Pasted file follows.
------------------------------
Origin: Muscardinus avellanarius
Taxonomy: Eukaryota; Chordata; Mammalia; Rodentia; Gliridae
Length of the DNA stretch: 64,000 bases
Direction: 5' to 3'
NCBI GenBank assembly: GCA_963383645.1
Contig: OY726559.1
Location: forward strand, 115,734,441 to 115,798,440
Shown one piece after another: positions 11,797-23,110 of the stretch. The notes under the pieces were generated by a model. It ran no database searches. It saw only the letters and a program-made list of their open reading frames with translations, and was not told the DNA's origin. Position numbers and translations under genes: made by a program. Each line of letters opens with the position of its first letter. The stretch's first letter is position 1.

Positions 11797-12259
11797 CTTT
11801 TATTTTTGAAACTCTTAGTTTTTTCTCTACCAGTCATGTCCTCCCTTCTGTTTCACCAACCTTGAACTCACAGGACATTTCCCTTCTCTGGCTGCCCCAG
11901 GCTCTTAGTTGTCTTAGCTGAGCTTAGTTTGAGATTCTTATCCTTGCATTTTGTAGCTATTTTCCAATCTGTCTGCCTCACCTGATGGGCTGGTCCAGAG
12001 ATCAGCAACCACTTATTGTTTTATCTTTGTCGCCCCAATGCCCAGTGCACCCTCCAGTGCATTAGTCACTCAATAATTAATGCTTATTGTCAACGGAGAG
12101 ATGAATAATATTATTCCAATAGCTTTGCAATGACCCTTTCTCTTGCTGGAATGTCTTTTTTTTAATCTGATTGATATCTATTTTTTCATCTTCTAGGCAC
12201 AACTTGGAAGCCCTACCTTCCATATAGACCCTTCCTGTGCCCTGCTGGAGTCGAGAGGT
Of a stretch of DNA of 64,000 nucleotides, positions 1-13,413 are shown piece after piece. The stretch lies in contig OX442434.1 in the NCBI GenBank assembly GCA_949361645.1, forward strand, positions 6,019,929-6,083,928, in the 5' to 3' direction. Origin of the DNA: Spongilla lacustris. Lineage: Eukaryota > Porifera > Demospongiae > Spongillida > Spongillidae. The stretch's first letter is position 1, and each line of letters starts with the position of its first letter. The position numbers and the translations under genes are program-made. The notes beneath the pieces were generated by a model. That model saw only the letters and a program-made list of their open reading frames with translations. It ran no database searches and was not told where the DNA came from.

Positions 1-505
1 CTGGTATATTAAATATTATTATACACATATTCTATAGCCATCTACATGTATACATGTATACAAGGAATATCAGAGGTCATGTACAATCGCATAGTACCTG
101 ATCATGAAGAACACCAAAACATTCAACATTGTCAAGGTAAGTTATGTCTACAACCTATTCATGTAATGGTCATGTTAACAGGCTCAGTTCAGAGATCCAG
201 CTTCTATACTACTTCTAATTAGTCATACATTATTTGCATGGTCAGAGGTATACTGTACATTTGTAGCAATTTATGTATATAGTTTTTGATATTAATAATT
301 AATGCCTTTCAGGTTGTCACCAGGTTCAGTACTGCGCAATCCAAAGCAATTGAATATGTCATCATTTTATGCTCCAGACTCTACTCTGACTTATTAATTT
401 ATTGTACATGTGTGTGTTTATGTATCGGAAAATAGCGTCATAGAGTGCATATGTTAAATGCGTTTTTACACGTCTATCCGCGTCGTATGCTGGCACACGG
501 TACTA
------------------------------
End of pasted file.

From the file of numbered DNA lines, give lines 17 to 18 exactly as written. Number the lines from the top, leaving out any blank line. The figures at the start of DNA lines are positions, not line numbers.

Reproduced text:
Positions 1-505
1 CTGGTATATTAAATATTATTATACACATATTCTATAGCCATCTACATGTATACATGTATACAAGGAATATCAGAGGTCATGTACAATCGCATAGTACCTG